On the site of Dachau there are two crematoriums. The first one was built because it was becoming too difficult to dispose of the bodies since there were so many. The second one was built because it was becoming too difficult to cremate the amount of bodies they had in a timely fashion. The second crematorium is adjacent to a gas chamber, where the Nazis made prisoners think that they were taking a shower, instead they were getting gassed. They even put sick jokes on the wall stating, don’t forget to wash your hands, making them think that they were actually taking a shower.
The most notable memorial inside the concentration camp, is a statue of a prisoner who has been freed with his hands in his pockets. Accounts from survivors of Dachau stated that they most liberating feeling was to finally be able to put their hands inside their pockets and not have to constantly worry and remember that they were not allowed to put their hands inside their pocket. It is amazing that something so simple could be so meaningful.
“It won’t do to pretend that we can evoke the physical reality of the camps as they were when they functioned” (Kluger, 68). The entire time I was in the memorial I felt sick to my stomach. I have learned a lot about the Holocaust and the horrible treatment of Jews; however, being at the site where so many people were mistreated, tortured, and died really brings it home. I think to more fully understand the extent of the suffering and genocide, people must visit these memorials in order to remember those that have lost their lives and to let something like this happen again; however, there have been countless genocides similar to the Holocaust even after it happened, like in Rwanda, Cambodia, Yugoslavia, and now Darfur. Hopefully a visit here will help all to remember “nie wieder” (never again).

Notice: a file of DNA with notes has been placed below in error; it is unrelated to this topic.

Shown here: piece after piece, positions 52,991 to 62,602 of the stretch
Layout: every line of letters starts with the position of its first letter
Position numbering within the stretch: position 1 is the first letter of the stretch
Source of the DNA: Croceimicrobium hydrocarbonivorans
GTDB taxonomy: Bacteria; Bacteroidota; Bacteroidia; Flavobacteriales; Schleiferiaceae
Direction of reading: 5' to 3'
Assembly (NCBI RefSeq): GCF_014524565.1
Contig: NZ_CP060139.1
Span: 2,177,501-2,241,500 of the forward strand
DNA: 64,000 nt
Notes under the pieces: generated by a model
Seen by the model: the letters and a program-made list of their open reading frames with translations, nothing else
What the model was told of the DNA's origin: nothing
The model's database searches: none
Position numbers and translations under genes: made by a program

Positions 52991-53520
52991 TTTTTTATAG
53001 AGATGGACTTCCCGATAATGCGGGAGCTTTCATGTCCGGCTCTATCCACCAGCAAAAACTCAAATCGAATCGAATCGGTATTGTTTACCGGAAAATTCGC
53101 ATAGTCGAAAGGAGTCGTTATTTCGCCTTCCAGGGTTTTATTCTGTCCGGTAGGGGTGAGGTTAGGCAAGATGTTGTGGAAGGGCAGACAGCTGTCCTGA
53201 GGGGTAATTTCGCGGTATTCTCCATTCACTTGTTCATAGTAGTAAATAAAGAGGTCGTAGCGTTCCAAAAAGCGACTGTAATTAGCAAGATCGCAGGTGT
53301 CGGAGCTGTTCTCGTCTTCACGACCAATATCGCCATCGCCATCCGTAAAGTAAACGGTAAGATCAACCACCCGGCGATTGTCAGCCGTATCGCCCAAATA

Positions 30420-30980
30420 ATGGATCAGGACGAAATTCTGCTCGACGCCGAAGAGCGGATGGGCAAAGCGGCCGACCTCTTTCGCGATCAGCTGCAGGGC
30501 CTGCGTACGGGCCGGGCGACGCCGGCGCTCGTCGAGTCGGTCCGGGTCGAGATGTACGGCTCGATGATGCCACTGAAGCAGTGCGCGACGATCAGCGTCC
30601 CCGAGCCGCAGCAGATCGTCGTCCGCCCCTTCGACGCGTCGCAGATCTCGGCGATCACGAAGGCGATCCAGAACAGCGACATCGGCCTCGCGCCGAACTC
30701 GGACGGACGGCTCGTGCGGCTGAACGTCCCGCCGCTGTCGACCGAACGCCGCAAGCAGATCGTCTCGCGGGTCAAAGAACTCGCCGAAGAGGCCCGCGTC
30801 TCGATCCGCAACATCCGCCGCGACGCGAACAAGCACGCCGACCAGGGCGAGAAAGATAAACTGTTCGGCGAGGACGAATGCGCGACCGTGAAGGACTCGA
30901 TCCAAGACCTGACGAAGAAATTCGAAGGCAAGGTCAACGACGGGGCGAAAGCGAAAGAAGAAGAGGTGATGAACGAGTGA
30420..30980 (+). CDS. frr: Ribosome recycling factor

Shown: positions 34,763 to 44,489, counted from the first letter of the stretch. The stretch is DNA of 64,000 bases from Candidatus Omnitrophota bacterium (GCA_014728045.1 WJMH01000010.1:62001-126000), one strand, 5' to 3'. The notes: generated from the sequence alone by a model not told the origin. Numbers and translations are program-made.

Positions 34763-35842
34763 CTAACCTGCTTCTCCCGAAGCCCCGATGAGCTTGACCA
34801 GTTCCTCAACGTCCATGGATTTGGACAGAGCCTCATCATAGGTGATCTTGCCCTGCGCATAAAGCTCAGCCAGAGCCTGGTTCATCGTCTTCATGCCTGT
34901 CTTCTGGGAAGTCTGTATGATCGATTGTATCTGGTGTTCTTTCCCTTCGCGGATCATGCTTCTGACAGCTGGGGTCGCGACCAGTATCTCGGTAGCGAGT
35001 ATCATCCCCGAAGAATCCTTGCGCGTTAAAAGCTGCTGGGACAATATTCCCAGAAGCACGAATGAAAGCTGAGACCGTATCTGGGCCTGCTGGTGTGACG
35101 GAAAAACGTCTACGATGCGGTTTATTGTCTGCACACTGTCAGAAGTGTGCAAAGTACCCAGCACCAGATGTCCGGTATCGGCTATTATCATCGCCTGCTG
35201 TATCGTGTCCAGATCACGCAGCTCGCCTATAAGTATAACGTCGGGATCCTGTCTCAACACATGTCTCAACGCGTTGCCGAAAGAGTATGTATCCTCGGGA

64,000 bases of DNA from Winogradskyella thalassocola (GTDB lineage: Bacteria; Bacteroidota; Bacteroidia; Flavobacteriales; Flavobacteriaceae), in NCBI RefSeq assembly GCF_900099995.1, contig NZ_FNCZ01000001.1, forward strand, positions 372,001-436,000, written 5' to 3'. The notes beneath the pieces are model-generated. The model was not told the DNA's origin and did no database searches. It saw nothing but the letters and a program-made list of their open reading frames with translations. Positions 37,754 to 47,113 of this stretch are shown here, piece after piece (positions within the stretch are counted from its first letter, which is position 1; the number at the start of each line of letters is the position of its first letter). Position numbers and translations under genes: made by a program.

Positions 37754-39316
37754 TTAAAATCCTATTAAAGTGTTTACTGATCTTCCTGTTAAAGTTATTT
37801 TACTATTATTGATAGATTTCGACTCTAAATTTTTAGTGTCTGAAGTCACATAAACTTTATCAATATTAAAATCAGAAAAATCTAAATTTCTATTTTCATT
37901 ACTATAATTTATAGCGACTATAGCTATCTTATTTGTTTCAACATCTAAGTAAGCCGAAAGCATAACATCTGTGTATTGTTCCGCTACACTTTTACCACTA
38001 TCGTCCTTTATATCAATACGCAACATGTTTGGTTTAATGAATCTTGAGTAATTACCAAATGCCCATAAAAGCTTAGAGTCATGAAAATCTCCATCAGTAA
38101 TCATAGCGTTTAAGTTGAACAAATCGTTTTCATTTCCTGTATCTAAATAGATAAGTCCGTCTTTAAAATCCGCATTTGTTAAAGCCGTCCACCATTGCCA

1. Thanks for writing this. When I visited Dachau in 1989, I was unprepared for the emotions that being there would unleash. Your writing has helped me to remember - which is a good thing!

  2. I teach history just outside Dachau and the stories my students tell me of their families' histories is remarkable. To cycle past the camp on the way to work is truly something, with the watchtowers and the sheer size of the site.